VCs have always been inextricably tied to Silicon Valley. It’s been a lucrative relationship from the start, with Sequoia Capital investing $150,000 in Apple in 1972 and many more massive investor windfalls in the decades that followed. The structure goes: an innovative founder dreams up an idea, a small team builds an MVP, Angel Investors back the company, and then more and more equity is traded for funding as the company matures towards a public offering. At its best, this system funds world-changing products and software while returning a fortune for the founder and the investors alike. At its worst, it incentivizes growth over everything, diluting the mission and often leading good ideas to fail.
Jonathan Abrams and Kent Lindstrom know all about venture-backed success stories. Both have been startup founders and executives multiple times — at Friendster, Nuzzel and the Founder’s Den — and knew what it was like to raise capital for your company. “As entrepreneurs, we have worked with many of the top venture firms, and had both good and bad experiences. We have also been mentors and advisors to startups, investors in many startups, and LPs in funds,” Abrams says. “Many VCs have backgrounds in investment banking or management consulting and have never been entrepreneurs. Even many VCs with operating experience worked at famous tech companies when they were already big and successful, rather than at startups in the early stages.”
In explaining why he and Lindstrom started their own fund, 8-Bit Capital, he said: “All of the experience and empathy we have from these things informs how we invest at 8-Bit Capital, and how we work with entrepreneurs. We know how entrepreneurs want to be treated, because we are entrepreneurs ourselves.”
Their experience starting burgeoning tech companies gives them an advantage when it comes to investing in Abrams’ view. They understand how to add value in ways investment bankers and management consultants can’t, because they were in the founders’ shoes not so long ago. They also know exactly what to look for when searching for the founders who have the best chance to win. “We have found that entrepreneurs have been pretty excited to have us on their cap tables. First-time entrepreneurs are usually excited to have interest from any investors who can add value and move quickly and with conviction. In both cases, entrepreneurs usually want to focus on building their business, rather than spend excessive time on fundraising,” he says. “And while we have consistently been told that we add more value than many other investors, we actually invest in the founders that we think will need the least help, not the most.”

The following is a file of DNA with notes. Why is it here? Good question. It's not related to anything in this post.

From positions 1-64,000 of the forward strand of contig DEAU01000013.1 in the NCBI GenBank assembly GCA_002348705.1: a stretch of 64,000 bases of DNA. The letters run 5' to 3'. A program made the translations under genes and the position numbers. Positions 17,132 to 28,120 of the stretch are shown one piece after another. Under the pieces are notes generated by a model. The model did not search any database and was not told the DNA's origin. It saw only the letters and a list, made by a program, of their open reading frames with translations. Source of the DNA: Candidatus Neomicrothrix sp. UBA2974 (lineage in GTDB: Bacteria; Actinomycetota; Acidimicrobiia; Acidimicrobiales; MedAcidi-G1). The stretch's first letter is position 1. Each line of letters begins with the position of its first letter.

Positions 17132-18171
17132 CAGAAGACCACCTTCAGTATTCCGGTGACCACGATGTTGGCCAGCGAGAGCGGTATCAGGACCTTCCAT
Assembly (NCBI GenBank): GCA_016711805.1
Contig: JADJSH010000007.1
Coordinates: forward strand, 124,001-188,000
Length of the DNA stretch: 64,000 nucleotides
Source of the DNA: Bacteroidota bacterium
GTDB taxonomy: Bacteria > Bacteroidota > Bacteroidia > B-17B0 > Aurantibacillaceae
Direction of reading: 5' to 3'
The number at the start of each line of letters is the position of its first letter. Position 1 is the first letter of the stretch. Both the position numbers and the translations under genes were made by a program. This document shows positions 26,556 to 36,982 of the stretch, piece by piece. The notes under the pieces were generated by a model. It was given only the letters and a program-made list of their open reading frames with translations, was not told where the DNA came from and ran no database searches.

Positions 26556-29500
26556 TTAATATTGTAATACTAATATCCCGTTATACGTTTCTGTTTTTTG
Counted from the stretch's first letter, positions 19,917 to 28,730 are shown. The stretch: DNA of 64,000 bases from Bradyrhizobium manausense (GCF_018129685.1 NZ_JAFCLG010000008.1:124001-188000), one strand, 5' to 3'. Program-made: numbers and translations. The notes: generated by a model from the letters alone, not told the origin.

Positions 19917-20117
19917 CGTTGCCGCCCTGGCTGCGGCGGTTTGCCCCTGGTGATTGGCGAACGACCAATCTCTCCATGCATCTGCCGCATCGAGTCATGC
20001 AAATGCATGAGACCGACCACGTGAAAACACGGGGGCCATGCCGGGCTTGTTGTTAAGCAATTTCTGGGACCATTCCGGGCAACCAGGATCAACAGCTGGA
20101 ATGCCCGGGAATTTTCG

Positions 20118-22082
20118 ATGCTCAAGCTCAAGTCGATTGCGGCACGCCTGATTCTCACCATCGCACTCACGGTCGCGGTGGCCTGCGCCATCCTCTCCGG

Abrams and Lindstrom’s 8-Bit Capital is far from the first Founder-Launched Fund. However, it’s arriving at a moment when the idea of founders entering the financing space is exploding. “Andreessen Horowitz, Freestyle, and AngelList were founded more than 10 years ago, and Y Combinator, First Found Capital, and Founders Fund were founded more than 15 years ago. So entrepreneurs starting investing firms does not seem like a recent thing to me” Abrams says. “There has been a recent rise of new funds being started in general. I think part of that is because many of the establishment venture funds grew so big, and part of it may be enabled by new tools like Carta and AngelList, and fueled by an increase in transparency and information sharing via blogs, podcasts, social media, etc.”
What Do Founders Know About Angel Investing?
The advantage of the Founder-Launched Fund is that no one is closer to the problem-set of funding a startup than a founder. They see problems incumbent VCs are often insulated from. They understand founders’ needs in a way a partner at top firms may have missed. At the end of the day, they still have the same driving force behind the fund — an impressive ROI — but they should have novel ways to deliver value towards that goal in forms other than simple financing.
Andreesen Horowitz was an early example of the Founder-Launched Fund. Marc Andreesen and Ben Horowitz had two giant exits as founders and then leveraged their on-the-ground knowledge into winning bets on Facebook, Okta, Github, and many more software companies. They made a point to serve as advisors for many of the companies they invested in and built a structure that supported founders in novel ways: they had a marketing executive in 2010, maintained a team of coders, designers and execs to fill needs at their portfolio companies, and appointed politicians to the board to help startups work with local and federal governments. Andreesen Horowitz famously fines their employees $10/minute that they’re late to a meeting with founders — they’ve built a VC firm obsessed with the idea that founders come first.
In a moment when VC funding was flowing, it was these extra services that often bolstered a16z’s position; during a crowded startup era, the marketing and lobbying arms often helped the a16z portfolio companies win their respective spaces.
A Tech-Based Solution?
The question is: is there another model that can support tech-based innovation? Harry Hurst, the founder and co-CEO of Pipe, believes there is. After a successful exit with Skurt, Hurst and cofounder Josh Mangel launched Pipe to unlock a company’s recurring revenue streams as an alternate funding source in which a founder gives up no equity and doesn’t need to raise capital. Pipe serves as a marketplace on which founders can offer the yield on recurring revenue sources in exchange for capital.
“We are not against other ways of financing companies, including venture capital. Far from it. We are VC-backed ourselves, with investments from some of the largest ecosystem players in the space like Shopify, Slack, Okta, HubSpot, Chamath Palihapitiya, Marc Benioff, Michael Dell, and more. I’m also an equity investor in a number of early and late stage companies,” Hurst explains in a post on Wharton Fintech. “But we do find that growth capital can be costly and that founders pay too high of a price for other types of financing options. In particular, nearly all other forms of financing make you a victim of your own success — as your company becomes more successful, the effective cost of your financing increases.”